The Cameron government said on Thursday (9 October) that security would start screening passengers entering the UK through London’s two main airports, and the Eurostar rail link with Europe, for possible cases of the Ebola virus.
The World Health Organisation (WHO) estimates Ebola has killed over 3,800 people in Western Africa. Earlier this week, a Spanish nurse became the first person known to have caught the virus outside Africa.
That, combined with London’s status as a global transport hub, has raised the level of public concern about the risk of the disease spreading to Britain, leading to calls from some politicians for the government to step up its border defences.
“Enhanced screening will initially be implemented at London’s Heathrow and Gatwick airports and Eurostar terminals,” a statement from Prime Minister David Cameron’s office said.
“(It) will involve assessing passengers’ recent travel history, who they have been in contact with and onward travel arrangements as well as a possible medical assessment, conducted by trained medical personnel.”
Scientists have used Ebola disease spread patterns and airline traffic data to predict a 75% chance the virus could be imported to France by October 24, and a 50% chance it could hit Britain by that date.
The government said the overall risk to the Britain remained low, but that the additional screening had been recommended by the country’s chief medical officer as a way to improve detection and isolation of Ebola cases.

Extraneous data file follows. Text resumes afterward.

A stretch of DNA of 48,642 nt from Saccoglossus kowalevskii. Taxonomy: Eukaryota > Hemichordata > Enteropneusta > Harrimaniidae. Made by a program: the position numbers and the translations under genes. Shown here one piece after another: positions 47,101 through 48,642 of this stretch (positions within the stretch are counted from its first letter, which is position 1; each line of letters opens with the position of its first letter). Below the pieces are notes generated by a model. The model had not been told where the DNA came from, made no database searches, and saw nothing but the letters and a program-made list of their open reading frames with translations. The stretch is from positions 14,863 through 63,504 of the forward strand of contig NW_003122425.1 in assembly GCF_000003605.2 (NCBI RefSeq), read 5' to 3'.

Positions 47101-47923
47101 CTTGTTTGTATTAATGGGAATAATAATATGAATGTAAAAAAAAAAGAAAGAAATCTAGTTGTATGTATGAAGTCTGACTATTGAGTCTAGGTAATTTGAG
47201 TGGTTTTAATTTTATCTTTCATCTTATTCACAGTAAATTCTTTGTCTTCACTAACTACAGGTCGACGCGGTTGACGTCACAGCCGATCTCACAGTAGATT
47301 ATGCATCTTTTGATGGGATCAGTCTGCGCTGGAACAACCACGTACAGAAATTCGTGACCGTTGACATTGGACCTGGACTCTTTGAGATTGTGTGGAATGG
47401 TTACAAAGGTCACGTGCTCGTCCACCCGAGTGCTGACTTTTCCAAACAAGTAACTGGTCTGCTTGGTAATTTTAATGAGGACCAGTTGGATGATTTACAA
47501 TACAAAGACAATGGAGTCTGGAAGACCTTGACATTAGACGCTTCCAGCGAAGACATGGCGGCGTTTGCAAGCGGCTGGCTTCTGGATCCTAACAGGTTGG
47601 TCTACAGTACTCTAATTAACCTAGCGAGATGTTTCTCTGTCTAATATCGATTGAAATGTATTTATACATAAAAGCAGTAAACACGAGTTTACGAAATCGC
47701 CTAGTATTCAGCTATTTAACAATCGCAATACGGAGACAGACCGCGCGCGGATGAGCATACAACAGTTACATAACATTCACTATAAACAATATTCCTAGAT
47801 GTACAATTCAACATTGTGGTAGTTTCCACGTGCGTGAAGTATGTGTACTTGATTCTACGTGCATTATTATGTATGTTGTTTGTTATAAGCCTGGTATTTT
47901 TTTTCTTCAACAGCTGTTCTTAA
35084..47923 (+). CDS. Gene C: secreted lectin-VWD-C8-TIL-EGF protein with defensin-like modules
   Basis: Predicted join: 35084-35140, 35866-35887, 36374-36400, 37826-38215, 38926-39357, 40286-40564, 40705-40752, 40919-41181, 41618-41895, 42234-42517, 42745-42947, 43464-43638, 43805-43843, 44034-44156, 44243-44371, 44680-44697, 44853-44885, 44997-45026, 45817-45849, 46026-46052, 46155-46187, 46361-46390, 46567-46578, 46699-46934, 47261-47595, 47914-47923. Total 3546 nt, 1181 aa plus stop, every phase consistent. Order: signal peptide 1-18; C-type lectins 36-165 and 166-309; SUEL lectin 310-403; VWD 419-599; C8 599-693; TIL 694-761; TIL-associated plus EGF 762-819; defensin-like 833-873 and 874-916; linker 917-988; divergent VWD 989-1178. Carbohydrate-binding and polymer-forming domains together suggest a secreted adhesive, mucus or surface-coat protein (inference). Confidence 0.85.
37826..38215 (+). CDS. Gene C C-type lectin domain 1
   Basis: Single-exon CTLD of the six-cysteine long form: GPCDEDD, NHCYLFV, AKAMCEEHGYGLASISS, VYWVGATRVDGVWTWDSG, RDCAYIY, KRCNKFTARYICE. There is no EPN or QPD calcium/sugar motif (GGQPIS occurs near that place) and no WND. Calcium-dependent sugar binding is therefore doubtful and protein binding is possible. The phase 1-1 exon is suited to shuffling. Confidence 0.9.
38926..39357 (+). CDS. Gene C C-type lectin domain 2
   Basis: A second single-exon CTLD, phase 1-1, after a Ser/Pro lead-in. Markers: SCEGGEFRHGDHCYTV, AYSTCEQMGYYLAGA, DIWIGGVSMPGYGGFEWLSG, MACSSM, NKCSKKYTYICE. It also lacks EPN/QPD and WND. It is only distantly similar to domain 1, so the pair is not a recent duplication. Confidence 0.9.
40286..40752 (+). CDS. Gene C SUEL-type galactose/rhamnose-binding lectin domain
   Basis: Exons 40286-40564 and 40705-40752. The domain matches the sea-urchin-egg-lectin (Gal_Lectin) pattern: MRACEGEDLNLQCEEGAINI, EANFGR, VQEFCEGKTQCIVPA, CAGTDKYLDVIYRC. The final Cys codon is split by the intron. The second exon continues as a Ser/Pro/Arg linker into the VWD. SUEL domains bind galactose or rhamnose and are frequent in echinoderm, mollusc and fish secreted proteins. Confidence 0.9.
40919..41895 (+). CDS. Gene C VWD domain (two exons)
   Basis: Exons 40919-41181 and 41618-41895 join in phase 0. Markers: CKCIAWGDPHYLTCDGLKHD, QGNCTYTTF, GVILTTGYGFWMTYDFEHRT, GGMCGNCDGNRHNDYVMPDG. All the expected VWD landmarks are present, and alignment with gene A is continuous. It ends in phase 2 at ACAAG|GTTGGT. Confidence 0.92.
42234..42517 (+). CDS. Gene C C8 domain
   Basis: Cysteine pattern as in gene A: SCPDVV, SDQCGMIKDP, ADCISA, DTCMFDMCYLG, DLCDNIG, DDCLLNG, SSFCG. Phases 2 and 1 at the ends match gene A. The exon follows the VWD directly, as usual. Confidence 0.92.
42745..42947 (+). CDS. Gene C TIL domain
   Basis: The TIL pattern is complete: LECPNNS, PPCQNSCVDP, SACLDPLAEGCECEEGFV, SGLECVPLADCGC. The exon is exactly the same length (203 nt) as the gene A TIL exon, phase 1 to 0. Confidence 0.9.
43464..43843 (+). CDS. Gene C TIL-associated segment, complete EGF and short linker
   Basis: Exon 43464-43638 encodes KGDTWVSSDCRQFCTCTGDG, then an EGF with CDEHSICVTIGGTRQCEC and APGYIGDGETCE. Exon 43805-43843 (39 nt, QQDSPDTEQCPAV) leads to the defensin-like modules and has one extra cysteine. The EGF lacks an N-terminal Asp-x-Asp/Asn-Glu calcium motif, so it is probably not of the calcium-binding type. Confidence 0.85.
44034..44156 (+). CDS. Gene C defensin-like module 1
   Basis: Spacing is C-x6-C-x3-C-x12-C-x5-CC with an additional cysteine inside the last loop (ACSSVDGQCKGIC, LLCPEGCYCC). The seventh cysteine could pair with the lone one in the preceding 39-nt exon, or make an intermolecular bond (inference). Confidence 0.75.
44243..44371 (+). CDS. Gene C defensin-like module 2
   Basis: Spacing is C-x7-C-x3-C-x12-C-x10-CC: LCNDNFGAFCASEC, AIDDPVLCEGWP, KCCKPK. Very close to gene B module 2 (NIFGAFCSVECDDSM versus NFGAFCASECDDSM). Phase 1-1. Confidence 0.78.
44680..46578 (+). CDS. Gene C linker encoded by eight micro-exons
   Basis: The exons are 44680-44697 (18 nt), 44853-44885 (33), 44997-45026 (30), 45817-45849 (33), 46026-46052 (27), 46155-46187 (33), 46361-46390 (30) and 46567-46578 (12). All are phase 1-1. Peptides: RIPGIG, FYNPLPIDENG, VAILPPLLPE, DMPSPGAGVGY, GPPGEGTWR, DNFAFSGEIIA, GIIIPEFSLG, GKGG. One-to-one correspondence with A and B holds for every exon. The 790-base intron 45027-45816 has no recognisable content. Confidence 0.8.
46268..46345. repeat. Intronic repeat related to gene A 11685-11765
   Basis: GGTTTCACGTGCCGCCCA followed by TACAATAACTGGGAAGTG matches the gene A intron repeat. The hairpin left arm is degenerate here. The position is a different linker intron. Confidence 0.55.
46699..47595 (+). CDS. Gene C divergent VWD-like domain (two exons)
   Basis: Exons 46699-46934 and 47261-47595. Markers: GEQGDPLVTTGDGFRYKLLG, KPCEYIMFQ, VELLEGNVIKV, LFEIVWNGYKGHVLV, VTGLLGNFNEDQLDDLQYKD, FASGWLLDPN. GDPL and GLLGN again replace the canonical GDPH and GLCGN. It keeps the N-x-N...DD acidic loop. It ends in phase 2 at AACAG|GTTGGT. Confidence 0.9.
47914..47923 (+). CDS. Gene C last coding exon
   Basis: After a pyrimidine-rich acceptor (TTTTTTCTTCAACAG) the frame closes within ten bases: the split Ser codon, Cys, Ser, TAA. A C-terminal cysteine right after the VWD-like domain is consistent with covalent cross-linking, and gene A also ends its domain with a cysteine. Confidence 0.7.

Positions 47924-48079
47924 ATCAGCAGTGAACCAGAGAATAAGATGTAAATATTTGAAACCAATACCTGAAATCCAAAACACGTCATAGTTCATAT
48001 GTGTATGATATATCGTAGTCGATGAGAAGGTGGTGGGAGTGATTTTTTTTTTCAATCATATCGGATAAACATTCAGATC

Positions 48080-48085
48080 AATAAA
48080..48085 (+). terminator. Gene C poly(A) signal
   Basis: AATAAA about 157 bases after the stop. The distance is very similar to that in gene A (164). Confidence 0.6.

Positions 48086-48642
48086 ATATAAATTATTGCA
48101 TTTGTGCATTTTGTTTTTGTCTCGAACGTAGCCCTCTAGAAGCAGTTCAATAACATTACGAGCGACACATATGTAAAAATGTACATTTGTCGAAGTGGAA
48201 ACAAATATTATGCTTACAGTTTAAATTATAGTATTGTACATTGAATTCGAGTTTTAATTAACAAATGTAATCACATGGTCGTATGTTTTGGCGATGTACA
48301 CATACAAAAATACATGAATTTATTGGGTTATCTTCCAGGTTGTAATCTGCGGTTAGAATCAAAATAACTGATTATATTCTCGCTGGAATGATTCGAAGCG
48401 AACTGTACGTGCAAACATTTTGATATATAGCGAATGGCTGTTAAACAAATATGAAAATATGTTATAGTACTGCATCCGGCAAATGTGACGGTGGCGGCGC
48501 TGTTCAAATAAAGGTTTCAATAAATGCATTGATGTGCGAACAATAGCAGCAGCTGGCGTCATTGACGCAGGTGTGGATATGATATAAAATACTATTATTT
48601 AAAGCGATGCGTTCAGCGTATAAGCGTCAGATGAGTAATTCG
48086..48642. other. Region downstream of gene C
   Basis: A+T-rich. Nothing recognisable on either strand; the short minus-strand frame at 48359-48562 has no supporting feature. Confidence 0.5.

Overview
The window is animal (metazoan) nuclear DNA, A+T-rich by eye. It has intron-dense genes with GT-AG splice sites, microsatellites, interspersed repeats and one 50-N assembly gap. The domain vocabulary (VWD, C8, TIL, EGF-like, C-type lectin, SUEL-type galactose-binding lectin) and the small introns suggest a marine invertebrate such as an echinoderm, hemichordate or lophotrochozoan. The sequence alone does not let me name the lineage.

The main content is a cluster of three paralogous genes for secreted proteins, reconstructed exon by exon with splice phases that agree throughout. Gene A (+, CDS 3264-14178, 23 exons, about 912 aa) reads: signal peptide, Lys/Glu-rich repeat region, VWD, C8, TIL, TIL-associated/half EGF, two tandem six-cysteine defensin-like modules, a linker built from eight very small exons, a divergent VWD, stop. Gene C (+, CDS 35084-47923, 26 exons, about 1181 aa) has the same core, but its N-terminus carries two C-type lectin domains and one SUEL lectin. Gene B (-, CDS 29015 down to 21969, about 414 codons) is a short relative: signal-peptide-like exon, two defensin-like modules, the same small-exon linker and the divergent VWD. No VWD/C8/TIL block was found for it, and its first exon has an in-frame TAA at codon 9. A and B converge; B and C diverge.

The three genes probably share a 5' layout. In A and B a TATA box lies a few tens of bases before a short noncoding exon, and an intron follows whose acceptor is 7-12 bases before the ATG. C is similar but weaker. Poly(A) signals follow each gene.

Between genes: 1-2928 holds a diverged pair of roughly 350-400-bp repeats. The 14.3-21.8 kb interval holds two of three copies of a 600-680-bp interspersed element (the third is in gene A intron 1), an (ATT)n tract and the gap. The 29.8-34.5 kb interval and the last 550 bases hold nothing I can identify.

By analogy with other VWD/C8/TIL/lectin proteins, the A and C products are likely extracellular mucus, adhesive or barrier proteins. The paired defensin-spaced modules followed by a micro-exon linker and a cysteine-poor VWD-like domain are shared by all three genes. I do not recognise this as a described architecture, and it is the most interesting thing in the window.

Ebola can take as long as three weeks before victims show symptoms, at which point the disease becomes contagious and can be spread through contact with bodily fluids such as blood or saliva.
On Wednesday, the US government ordered five airports to start screening passengers from West Africa for fever. Canada said it was taking similar measures.
Public Health England (PHE), the government body that deals with protection against infectious disease, had earlier warned that screening is not fully effective at catching cases because symptoms take time to develop and are not unique to Ebola.
“Screening at borders sets up a security that is sometimes dangerous because then people think the solution is there,” David Heymann, chairman of Public Health Englandc told Sky TV.
Earlier this week, PHE said there were no plans to introduce any form of entry screening, citing advice from the WHO.